Lapses in Afghan soldier screening allowed ISAF troop killers in: NATO

ISAF say they have already put into place systems to safeguard against more friendly fire murders.

Afp April 02, 2012

KABUL: NATO's US-led mission in Afghanistan said on Monday there had been failures in Afghan security procedures meant to weed out potential killers of Western troops before they join Kabul's forces.

Since January 1, seventeen foreign troops, including seven Americans and five French trainers, have been shot dead by Afghan personnel in 10 separate attacks. The fatalities represent more than one in six of ISAF's 96 fatalities.

The International Security Assistance Force (ISAF), which is training Afghans to take over responsibility for security for the whole country by the end of 2014, said the deaths had sapped spirits among its troops.

"Although the incidents are small in number we are aware of the gravity they have as an effect on morale," ISAF spokesman Brigadier General Carsten Jacobson said in Kabul.

"Every single incident has an out-of-proportion effect on morale and that goes for coalition forces as it goes for Afghan national security forces."

Recruits to the Afghan forces undergo an eight-step vetting process carried out by Afghan authorities, including identification verification, recommendations and criminal background checks.

But Jacobson said investigations into the shootings had found lapses.

"What we have found in individual cases is that there was a mistake done here, or there, or there," he told reporters.

"The identity papers weren't checked properly, the papers that were coming from village elders were not sufficient, drug tests were not taken regularly or sufficiently or something like that.

"Wherever we see that we take that as measures to be taken and improved."

Asked if some of the incidents could have been prevented, he responded: "Afterwards you always know that you shouldn't have had that car accident."

ISAF has around 130,000 soldiers fighting alongside 350,000 Afghan security personnel in a bid to help President Hamid Karzai's government reverse a Taliban-led insurgency.

Among the measures being taken, Afghanistan's intelligence services are hiding agents among new recruits at the country's army and police training schools to try to spot potential gunmen, NATO said.

ISAF has also taken several security measures in response to the shootings, including assigning "guardian angels", soldiers who watch over their comrades as they sleep.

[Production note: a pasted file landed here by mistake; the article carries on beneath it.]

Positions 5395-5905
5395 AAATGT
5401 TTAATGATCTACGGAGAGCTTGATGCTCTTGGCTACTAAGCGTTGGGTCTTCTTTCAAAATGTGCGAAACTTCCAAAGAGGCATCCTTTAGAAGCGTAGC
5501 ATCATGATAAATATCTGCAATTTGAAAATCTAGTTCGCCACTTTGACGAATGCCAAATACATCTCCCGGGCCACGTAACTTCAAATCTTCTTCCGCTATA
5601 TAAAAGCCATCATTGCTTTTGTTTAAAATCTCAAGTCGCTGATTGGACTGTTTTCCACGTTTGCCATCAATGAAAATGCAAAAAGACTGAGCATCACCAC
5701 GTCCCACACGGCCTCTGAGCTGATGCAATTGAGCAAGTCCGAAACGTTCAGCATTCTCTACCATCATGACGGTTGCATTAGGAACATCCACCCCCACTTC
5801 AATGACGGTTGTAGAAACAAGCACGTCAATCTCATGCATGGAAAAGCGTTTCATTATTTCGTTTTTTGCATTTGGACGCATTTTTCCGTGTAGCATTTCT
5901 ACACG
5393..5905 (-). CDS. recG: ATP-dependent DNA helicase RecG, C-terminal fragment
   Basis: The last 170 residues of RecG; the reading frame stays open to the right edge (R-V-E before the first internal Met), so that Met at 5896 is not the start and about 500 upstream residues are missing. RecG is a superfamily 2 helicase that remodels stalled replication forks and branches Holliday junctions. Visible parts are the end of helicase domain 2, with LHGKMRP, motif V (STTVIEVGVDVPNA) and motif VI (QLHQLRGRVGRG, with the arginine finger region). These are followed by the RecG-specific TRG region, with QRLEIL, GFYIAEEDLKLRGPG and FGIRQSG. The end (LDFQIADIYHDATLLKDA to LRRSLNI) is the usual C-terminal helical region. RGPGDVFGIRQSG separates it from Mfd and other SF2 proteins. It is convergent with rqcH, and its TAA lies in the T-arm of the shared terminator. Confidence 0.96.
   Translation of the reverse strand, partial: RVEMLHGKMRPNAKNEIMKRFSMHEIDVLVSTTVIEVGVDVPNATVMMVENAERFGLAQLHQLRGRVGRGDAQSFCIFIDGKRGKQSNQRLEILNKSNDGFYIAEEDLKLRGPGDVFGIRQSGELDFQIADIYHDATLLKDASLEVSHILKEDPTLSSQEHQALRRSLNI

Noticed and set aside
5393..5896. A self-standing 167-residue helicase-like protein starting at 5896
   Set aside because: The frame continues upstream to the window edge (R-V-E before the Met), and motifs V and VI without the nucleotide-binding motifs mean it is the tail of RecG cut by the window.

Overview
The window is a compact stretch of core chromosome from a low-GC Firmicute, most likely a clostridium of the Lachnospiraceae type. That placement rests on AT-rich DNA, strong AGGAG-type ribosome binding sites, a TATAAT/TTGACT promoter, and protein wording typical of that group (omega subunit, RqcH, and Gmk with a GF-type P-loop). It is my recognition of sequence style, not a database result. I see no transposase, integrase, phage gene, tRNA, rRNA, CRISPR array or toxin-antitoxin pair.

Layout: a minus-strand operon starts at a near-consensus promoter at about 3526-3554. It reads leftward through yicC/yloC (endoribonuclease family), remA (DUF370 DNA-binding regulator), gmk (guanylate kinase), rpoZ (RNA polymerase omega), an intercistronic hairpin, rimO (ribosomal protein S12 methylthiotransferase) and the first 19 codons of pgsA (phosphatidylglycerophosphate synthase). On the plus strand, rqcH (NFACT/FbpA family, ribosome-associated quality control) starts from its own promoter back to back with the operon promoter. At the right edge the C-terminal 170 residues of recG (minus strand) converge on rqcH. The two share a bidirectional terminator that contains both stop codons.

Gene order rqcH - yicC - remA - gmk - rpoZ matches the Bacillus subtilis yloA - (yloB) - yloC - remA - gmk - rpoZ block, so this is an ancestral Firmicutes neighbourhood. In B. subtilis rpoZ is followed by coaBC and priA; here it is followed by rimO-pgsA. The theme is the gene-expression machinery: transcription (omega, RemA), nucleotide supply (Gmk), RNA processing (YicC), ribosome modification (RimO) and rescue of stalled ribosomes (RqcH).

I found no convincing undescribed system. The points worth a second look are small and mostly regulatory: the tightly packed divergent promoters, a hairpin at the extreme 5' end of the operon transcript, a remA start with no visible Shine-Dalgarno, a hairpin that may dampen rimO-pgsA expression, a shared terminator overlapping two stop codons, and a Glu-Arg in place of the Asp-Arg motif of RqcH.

The concept "makes sure that soldiers are not without protection at any stage", said Jacobson.

He dismissed repeated claims by the Taliban that they were behind the attacks.

"The insurgency is claiming nearly every single incident for itself. Our findings are that in the vast majority... personal grievances are one of the major causes."

Insurgent involvement had been proved in only a few cases, he said.

Instead, there were a "number of other causes including stress syndromes on soldiers who are living in a country that has been 30 years at war".

An Afghan policeman poisoned and shot dead nine of his colleagues in the eastern province of Paktika last week.

As a matter of leadership Afghan commanders need to keep a close eye on their soldiers to try to spot potential problems before they happen, Jacobson added.

"A soldier that has seen considerable battle stress has to be observed and a soldier who hasn't been on leave for a long time has to be looked at whether it is time to give them a break," he said.

"Somebody who has been on leave with his family in a refugee camp in Pakistan has to be looked at when he comes back, soldiers who have problems at home, financial problems."

A spokesman for the Afghan defence ministry declined to comment.

The relationship between Afghan and NATO forces is vital but tensions have also mounted this year due to a series of incidents at the hands of US troops.

A video emerged of US forces urinating on Taliban corpses, copies of the Koran were burnt on a major US military base and an American sergeant has been charged with 17 counts of murder over a massacre of civilians.

Jacobson said he was not drawing parallels between the so-called green-on-blue killings and the case of Staff Sergeant Robert Bales, the US soldier who has been charged over the March 11 massacre.

Bales has been reported in the United States to have been suffering from financial problems.

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